Sadly, No! throws an offhanded dig at Mark Noonan’s description of the “Kingdom of God” as a state of existence. While Noonan eventually does come out in favor of democracy, you’ll note that it’s only because you can’t guarantee you’ll get a competent and benevolent dictator (one who only oppresses The Other) not because the idea of being ruled by fiat—being forcibly infantilized for life—is simply repugnant on it’s face.
The post reminded me of a discussion I had a while ago, about Intelligent Design. During the discussion, I had mentioned a story I had read online about the emphasis of certain stories (whether grounded in science or not) over others in education. I was, regrettably, unable to properly explain myself the person in question, mainly because I was spending more time attempting to recall the story than explaining what it meant. With today’s renewed search I found it, and I’m blogging a huge excerpt so I don’t lose it again:
You see, Cap was a scientist, after all. That said, I felt I just had to ask a few things commonly held to be true amongst American Christians which seem to be completely at odds with science. You know the list. The two big ones are “how old is the world?” and “so what about evolution?”
He didn’t answer me philosophically. He answered me politically, and it shocked me how right he was in his observation.
In his thick brogue, he gently answers about evolution, “Out of curiosity, then son, do you know what the Soviets taught their children regarding the origins of species of the world?”
“Well, certainly they didn’t teach creationism,” I answered. I didn’t know the answer, but I figure Godless commies don’t do creationism, right? I assumed evolution.
He looks at me and says, “Lamarck. You remember that one from biology class, don’t you?”
“Lamarck? Isn’t that the theory that said giraffes stretched their necks their whole lives trying to get at food in the trees and their bodies responded by creating children with longer necks?” I was proud of myself for remembering the theory. It was one that we were taught was primitive, disproven, and taught solely to show us predecessors to modern theory. “I mean, the Soviets were supposed to be all about science, why would they teach Lamarck?”
“Well, for one, it doesn’t really matter where schoolchildren think they came from, does it? I mean, factory workers and clerks and farmers and mechanics — does it really matter one way or the other for the vast majority of folks if they think they came from fish or from God or whatever?”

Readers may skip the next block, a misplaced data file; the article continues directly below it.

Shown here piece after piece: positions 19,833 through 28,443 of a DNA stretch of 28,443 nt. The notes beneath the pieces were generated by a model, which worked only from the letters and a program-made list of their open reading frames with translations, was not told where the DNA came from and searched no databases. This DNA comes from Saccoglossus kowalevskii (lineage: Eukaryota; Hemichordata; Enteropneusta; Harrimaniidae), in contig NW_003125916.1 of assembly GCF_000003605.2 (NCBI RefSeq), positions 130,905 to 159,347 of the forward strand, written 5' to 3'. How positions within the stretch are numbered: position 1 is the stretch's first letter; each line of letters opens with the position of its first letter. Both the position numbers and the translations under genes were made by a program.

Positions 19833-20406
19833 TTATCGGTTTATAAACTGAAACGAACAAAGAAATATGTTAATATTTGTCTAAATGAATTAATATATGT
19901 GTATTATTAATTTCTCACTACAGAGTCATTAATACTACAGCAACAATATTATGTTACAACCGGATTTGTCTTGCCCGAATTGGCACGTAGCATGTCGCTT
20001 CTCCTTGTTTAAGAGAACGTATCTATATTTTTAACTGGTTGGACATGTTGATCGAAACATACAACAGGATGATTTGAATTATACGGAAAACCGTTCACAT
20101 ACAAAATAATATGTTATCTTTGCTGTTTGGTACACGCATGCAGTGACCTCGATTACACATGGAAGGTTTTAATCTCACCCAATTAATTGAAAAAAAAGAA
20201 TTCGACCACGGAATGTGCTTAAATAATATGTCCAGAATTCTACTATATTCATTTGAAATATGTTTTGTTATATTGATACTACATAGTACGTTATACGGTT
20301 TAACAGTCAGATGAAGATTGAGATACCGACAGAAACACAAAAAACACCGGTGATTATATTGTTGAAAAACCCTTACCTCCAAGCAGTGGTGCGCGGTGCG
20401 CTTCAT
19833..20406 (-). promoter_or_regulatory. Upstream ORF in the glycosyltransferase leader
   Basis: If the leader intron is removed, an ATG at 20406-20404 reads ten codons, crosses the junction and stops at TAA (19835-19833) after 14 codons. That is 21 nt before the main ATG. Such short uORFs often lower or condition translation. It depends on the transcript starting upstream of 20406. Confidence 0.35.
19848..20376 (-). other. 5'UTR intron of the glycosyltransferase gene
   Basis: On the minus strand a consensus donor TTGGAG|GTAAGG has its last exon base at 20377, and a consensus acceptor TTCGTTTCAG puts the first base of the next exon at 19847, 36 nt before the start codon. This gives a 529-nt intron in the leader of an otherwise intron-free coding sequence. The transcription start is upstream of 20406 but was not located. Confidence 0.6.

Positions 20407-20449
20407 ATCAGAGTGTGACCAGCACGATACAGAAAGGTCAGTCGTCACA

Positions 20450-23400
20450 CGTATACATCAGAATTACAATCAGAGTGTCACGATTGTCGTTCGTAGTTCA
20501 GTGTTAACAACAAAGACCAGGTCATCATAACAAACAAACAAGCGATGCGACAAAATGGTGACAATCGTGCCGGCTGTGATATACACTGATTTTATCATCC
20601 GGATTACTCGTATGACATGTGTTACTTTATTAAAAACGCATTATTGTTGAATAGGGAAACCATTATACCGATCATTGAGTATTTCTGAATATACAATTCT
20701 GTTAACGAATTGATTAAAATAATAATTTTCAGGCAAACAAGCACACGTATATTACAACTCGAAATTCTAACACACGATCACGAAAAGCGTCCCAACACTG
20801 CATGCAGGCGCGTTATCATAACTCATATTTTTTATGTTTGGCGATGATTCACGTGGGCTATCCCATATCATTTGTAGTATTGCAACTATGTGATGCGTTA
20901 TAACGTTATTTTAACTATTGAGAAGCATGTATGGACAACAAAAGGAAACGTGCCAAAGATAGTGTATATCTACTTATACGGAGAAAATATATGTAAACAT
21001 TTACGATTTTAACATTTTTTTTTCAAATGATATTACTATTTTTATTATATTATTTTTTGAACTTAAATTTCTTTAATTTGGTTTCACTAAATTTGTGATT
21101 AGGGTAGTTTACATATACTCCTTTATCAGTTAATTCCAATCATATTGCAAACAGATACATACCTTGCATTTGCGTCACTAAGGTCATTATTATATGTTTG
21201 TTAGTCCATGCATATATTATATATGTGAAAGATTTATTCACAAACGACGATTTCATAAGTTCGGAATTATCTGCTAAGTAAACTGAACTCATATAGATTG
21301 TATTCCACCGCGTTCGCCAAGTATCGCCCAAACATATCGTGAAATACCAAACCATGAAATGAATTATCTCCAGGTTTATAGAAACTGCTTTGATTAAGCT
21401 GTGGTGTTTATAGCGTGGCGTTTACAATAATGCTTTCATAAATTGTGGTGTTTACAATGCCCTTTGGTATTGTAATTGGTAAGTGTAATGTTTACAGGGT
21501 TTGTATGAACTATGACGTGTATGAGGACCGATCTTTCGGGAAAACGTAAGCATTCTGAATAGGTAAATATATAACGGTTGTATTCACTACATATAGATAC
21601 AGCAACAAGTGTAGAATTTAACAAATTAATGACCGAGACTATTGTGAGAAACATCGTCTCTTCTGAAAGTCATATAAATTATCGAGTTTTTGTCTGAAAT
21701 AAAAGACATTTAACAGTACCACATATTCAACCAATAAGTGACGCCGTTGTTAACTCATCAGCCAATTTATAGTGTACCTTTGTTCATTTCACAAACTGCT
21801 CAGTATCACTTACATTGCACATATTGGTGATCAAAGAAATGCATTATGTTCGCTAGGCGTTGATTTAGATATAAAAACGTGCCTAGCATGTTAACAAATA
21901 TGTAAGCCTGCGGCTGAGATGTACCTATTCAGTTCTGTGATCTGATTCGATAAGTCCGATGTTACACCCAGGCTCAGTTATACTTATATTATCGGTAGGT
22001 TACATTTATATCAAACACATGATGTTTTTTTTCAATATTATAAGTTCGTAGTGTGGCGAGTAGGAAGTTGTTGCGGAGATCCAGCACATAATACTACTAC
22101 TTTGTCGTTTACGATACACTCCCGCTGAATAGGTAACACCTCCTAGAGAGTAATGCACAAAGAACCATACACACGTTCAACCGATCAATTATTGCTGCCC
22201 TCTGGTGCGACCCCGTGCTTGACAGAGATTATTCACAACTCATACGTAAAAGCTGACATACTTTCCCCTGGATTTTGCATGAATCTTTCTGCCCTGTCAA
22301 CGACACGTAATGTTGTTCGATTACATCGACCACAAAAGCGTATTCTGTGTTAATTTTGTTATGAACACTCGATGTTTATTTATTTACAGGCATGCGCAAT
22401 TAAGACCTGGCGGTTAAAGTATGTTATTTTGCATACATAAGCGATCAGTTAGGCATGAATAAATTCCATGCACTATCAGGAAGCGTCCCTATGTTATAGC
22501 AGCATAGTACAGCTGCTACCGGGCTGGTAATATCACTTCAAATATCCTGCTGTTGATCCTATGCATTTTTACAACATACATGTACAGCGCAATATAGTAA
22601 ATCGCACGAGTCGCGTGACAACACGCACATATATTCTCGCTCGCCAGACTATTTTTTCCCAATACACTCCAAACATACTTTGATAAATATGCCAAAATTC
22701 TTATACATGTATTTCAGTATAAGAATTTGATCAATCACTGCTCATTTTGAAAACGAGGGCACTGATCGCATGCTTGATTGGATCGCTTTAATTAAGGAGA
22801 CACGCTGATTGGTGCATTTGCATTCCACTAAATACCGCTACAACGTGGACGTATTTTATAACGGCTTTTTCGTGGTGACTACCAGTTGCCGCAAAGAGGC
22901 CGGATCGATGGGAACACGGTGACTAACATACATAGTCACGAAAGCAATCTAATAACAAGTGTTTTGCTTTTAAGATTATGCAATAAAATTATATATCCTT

“I suppose not, but that doesn’t explain why they would knowingly teach something known to be false science.”
“No. It doesn’t. But that’s because it wasn’t science they were teaching. Think about it. In a Lamarkian worldview, all the cells of the body are striving for a single goal which will only be realized by the next generation. All the cells of the body working together as a collective for a better future in which they may not even participate. They taught Lamarck not because it was scientific or true — they taught Lamarck because it made good little commies.”
I felt relieved for a moment that I wasn’t in a totalitarian state that valued faith to the state over truth. Unfortunately, Cap kept talking.
“And what type of a society do you suppose schoolchildren taught Darwin would create, lad? One where the best, the fittest, the strongest, the fastest luxuriate in the spoils of their victory at the expense of the ones they vanquished along the way? What is to be said of the losers? They were weak, weren’t they? They didn’t fight hard enough. They were stupid. If that’s the world you want, you’ve got to teach the kids right, don’t you?”
Sure, I knew about the popularity of Social Darwinism amongst the Gilded Age thinkers. It never occurred to me that we never really left that time. More importantly, for the first time it occurred to me that whether or not something is true doesn’t determine if it is taught. There are plenty of true things that we don’t spend time on in the class room. Why so much emphasis on some true things instead of others? Because they confirm our worldview. It’s not a conspiracy or anything. It’s just that we teach what we value.
So that brings us full circle to the world of Evangelicals. Commies taught their kids Lamarck because they valued collectivism; even after they knew that the theory was faulted. Capitalists teach Darwin; even after the statistical success of anti-Darwinian programs like Social Security and the Interstate Highway system. What type of person — what type of a worldview values creationism?
What is to be said of creationism and values? I mean, beyond just the “it’s what’s in Bible” stuff. What worldview does it espouse?
Things are as they are and always will be as they are because God made it that way and wills to keep it that way.
I’m here where I am in this place and this position in life because this is how I was made by God. I was divinely willed to push this broom, so I have to learn to deal with it. Whining is for the faithless.
Humans aren’t powerful enough to harm the environment.
It doesn’t matter how much this world sucks.
The wealthy and powerful are where they are because God wants them there. George W is president because God wants him to be so.
Creationism is the value system of the monarchists, is it not?
Brad from Baltimore, writing to Joe Bageant in “Yes, I’m an Urban Liberal“